There’s looking at art, and then there’s going into a deep meditative space, and looking at the same art again. What you see the first time around may not be what you see the second.
The show features paintings and drawing from new and established artists with daily seminars on meditation, breath work and other New Age practices.
From insomniac John Shashaty who produces abstract drawings in the wee hours of the morning to floral designer Bina Kim who launched her nature-inspired drawing career after seeing a wave picture in the restaurant that displays her flowers, the show’s theme hits on change.
Artist Kim, originally from Seoul, South Korea, drew her work “Serenity No. 2” as a way to transform her emotions. The piece features a giant wave crashing, with detailed light contrast in a reflection below.
“Frustration, anger, vulnerability, these were the emotions,” she said. “’Then I scribbled. After I finished I felt really calm.”
The show is co-curated by Marina Dojchinov and Connie Rose.
Rose is also an artist. The New York City-based painter, hailing from England, started in portraits and moved to abstract surrealism.
”I always add birds into my art, since a style change, about three years ago,” Rose said in front of her work where a giant eye appeared to be embedded into a hillside. “My style changed into this surreal abstract style, and birds are a symbol of freedom or journey and they always make something look like a landscape.”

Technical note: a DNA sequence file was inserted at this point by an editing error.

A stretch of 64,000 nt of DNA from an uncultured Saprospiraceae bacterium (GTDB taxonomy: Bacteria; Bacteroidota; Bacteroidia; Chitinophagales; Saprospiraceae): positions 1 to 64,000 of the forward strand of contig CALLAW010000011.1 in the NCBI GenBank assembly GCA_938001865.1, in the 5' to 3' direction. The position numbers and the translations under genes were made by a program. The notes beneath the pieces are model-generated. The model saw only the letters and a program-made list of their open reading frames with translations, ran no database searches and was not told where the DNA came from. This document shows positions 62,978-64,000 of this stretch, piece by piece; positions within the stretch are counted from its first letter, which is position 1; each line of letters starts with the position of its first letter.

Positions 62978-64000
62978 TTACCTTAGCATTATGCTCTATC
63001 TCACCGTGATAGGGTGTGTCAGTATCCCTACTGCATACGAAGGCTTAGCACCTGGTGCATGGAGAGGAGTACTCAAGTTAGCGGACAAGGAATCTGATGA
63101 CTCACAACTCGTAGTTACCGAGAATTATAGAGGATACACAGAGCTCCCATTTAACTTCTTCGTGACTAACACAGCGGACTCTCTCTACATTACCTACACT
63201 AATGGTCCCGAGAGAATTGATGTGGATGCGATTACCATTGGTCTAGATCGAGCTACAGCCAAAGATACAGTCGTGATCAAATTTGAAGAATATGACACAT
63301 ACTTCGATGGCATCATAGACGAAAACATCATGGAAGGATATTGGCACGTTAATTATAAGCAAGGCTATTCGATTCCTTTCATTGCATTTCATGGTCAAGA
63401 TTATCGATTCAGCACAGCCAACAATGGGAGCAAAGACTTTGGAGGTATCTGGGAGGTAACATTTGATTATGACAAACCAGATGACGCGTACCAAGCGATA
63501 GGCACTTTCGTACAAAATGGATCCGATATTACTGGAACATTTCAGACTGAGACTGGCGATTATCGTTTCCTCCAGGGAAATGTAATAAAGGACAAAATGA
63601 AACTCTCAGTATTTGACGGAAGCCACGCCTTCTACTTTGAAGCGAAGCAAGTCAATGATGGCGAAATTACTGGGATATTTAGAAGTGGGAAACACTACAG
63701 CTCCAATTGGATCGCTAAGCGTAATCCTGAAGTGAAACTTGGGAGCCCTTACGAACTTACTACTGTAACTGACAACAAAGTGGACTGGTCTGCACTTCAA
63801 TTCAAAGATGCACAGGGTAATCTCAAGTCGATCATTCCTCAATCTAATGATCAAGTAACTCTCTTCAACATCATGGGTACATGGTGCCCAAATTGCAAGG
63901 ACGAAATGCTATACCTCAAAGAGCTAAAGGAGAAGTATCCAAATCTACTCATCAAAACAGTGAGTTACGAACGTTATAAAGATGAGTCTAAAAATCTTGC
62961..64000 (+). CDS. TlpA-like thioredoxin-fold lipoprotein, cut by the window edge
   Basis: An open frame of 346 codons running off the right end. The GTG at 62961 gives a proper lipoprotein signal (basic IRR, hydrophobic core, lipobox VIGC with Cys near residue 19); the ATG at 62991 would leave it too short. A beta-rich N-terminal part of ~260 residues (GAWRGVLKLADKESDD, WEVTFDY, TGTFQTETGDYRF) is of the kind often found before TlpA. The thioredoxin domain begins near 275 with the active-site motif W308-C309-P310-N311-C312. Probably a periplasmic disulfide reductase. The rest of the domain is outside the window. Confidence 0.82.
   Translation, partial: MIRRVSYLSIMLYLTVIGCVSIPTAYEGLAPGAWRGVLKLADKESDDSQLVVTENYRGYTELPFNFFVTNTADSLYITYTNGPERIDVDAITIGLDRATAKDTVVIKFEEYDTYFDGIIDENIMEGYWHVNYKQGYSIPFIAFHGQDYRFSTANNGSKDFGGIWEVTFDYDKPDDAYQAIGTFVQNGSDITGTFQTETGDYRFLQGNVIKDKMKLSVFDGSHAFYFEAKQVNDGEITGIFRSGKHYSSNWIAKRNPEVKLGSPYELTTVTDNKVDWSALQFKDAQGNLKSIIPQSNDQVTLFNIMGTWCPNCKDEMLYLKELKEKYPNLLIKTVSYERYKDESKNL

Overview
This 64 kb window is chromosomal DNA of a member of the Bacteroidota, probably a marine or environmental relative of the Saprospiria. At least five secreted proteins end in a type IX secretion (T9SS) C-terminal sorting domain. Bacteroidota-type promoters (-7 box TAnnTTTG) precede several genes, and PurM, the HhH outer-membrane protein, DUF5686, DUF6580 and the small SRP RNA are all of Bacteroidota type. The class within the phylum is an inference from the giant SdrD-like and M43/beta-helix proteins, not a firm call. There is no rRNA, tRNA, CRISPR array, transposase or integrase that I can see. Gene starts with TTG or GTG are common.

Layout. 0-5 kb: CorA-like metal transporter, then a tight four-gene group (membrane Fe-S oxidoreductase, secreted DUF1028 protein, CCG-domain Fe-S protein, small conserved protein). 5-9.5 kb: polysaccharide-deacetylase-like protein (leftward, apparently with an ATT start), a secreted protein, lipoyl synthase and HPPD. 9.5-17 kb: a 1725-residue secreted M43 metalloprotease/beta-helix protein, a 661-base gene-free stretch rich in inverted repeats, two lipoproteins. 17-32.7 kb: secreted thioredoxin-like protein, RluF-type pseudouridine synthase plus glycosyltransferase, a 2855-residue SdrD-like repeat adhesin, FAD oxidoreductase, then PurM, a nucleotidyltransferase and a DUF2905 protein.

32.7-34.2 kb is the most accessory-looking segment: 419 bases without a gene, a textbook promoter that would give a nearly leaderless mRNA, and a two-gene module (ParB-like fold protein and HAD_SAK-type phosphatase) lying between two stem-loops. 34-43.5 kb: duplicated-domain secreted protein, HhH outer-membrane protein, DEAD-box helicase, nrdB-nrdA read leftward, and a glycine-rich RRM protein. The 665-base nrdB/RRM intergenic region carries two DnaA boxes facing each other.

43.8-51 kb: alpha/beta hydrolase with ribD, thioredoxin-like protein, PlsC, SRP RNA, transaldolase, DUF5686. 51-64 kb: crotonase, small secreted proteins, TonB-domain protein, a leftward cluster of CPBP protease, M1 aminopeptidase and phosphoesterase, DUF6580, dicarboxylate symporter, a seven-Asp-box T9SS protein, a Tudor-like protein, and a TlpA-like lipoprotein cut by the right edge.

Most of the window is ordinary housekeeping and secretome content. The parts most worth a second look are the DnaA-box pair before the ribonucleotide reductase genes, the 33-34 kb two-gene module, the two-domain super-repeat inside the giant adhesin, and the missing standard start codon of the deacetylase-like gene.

Rose was inspired to launch the show in part from her own experience with breath work and witnessing her own death. Whether the vision was real or not, it continues to help her in times of crises, she said. While traveling in El Salvador, she said that she saw herself taken to a dessert and in need of nothing. Everything she could have needed was within her, she said, and she felt the presence of her deceased uncle.
Raised an atheist, Rose said that she is now spiritually following meditative practices.
“I think everyone wants happiness and peace and helping people change the way they think for the better is going to help them,” Rose said in regards to movement meditation and habit changes.
Painter William Van Doren had a habit that evolved.
Once a New York City literary agent and Los Angeles ghost writer, Van Doren eventually moved to Virginia where he painted the same sunset every day for 11 years. He started as a painter of record, making each piece as realistic as possible. Then, his work evolved into abstractions. He said he wanted to express what we all can’t see.
In his work “Masque,” bars cross suggestive of the sunset, and rings float between them.
“The transformation is from the visual to the non-visual, something we can’t see, but then make it visual again,” he said.